Early development, stress and depression across the life course: pathways to depression in a national British birth cohort

I. Colman (Lead / Corresponding author), P. B. Jones, D. Kuh, M. Weeks, K Naicker, M. Richards, T. J. Croudace

    Research output: Contribution to journalArticlepeer-review

    36 Citations (Scopus)


    BACKGROUND: The aetiology of depression is multifactorial, with biological, cognitive and environmental factors across the life course influencing risk of a depressive episode. There is inconsistent evidence linking early life development and later depression. The aim of this study was to investigate relationships between low birthweight (LBW), infant neurodevelopment, and acute and chronic stress as components in pathways to depression in adulthood.

    METHOD: The sample included 4627 members of the National Survey of Health and Development (NSHD; the 1946 British birth cohort). Weight at birth, age of developmental milestones, economic deprivation in early childhood, acute stressors in childhood and adulthood, and socio-economic status (SES) in adulthood were assessed for their direct and indirect effects on adolescent (ages 13 and 15 years) and adult (ages 36, 43 and 53 years) measures of depressive symptoms in a structural equation modelling (SEM) framework. A structural equation model developed to incorporate all variables exhibited excellent model fit according to several indices.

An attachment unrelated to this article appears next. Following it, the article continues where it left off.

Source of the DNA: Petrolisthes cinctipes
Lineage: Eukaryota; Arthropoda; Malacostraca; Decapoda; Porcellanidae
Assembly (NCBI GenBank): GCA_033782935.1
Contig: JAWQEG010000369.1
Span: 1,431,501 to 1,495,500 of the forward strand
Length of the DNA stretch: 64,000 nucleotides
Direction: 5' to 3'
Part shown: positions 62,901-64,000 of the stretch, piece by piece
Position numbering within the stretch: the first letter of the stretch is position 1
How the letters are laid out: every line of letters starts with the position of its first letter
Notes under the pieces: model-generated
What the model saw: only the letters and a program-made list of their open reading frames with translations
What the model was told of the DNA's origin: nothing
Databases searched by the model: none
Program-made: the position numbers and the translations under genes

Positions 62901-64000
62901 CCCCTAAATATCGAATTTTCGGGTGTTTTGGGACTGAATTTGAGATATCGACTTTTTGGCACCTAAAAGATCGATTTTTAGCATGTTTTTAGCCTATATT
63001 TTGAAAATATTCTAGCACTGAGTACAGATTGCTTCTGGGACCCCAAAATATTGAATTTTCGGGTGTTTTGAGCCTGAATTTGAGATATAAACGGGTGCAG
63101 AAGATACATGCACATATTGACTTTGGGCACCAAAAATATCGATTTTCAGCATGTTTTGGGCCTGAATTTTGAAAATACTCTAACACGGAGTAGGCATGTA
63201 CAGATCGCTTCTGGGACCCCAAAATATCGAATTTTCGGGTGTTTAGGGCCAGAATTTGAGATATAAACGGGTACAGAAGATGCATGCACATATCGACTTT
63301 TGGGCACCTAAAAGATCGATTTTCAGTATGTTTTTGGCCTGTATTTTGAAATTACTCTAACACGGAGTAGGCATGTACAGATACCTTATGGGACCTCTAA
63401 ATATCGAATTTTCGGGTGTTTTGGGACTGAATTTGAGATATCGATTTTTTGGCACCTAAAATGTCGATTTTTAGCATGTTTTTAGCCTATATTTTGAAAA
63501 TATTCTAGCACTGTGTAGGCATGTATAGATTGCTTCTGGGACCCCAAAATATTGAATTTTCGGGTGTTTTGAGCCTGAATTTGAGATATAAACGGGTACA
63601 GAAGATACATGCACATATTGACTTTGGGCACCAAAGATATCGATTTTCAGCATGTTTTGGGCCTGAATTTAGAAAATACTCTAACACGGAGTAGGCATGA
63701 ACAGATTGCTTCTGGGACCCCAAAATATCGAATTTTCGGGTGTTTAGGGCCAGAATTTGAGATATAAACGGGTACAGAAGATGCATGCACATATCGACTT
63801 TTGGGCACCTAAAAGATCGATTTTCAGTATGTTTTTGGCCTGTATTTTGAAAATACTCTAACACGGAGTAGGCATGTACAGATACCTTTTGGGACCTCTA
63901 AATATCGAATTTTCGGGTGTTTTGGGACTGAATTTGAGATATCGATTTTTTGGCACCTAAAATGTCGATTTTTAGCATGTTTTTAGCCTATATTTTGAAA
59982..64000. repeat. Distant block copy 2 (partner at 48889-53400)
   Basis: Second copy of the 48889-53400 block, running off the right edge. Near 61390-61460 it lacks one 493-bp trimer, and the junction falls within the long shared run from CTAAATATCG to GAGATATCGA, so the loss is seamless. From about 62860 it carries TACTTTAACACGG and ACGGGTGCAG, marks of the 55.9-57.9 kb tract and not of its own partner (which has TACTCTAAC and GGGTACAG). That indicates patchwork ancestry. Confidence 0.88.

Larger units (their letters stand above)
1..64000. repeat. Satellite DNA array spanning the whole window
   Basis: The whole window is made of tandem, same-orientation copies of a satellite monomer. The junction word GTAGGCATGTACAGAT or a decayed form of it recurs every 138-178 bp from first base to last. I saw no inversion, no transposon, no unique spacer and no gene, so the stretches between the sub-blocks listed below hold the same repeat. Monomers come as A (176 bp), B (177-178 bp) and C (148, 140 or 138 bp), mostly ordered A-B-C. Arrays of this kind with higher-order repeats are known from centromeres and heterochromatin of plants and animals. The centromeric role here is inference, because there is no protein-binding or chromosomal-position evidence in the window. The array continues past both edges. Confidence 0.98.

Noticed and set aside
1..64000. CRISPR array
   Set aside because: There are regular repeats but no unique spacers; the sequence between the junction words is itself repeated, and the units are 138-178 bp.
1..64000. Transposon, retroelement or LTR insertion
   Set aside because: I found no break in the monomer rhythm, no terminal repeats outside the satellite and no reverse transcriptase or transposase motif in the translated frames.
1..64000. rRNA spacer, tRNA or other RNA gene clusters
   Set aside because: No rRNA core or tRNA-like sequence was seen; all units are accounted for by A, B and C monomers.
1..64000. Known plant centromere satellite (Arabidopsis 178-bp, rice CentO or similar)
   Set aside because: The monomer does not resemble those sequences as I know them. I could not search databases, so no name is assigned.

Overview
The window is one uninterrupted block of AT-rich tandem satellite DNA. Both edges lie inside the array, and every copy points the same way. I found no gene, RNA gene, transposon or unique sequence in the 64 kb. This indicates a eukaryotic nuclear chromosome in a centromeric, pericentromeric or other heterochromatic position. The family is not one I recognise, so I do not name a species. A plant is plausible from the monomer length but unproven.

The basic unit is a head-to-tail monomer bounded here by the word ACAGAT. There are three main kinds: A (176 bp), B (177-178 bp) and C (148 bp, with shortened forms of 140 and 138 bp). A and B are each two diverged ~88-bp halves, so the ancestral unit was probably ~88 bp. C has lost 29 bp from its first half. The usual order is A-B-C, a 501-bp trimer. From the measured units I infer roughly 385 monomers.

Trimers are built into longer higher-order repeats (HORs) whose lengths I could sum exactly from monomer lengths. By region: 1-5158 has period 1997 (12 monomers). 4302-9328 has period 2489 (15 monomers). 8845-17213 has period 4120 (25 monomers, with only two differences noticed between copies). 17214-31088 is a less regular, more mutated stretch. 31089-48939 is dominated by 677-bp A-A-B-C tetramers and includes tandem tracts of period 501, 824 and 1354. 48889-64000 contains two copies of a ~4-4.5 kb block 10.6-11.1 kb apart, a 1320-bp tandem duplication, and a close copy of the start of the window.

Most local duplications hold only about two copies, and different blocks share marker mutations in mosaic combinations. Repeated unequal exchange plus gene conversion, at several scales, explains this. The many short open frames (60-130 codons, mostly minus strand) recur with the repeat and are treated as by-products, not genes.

RESULTS: The path of prediction from birthweight to age of developmental milestones to adolescent depression/anxiety to adult depression/anxiety was significant (p < 0.001). Notably, direct paths from birthweight (p = 0.25) and age of developmental milestones (p = 0.23) to adult depression were not significant. Childhood deprivation and stressors had important direct and indirect effects on depression. Stressors in adulthood were strongly associated with adult depression.

    CONCLUSIONS: Depression in adulthood is influenced by an accumulation of stressors across the life course, including many that originate in the first years of life. Effects of early-life development on mental health appear by adolescence.

    Original languageEnglish
    Pages (from-to)2845-2854
    Number of pages10
    JournalPsychological Medicine
    Issue number13
    Early online date27 Feb 2014
    Publication statusPublished - Oct 2014


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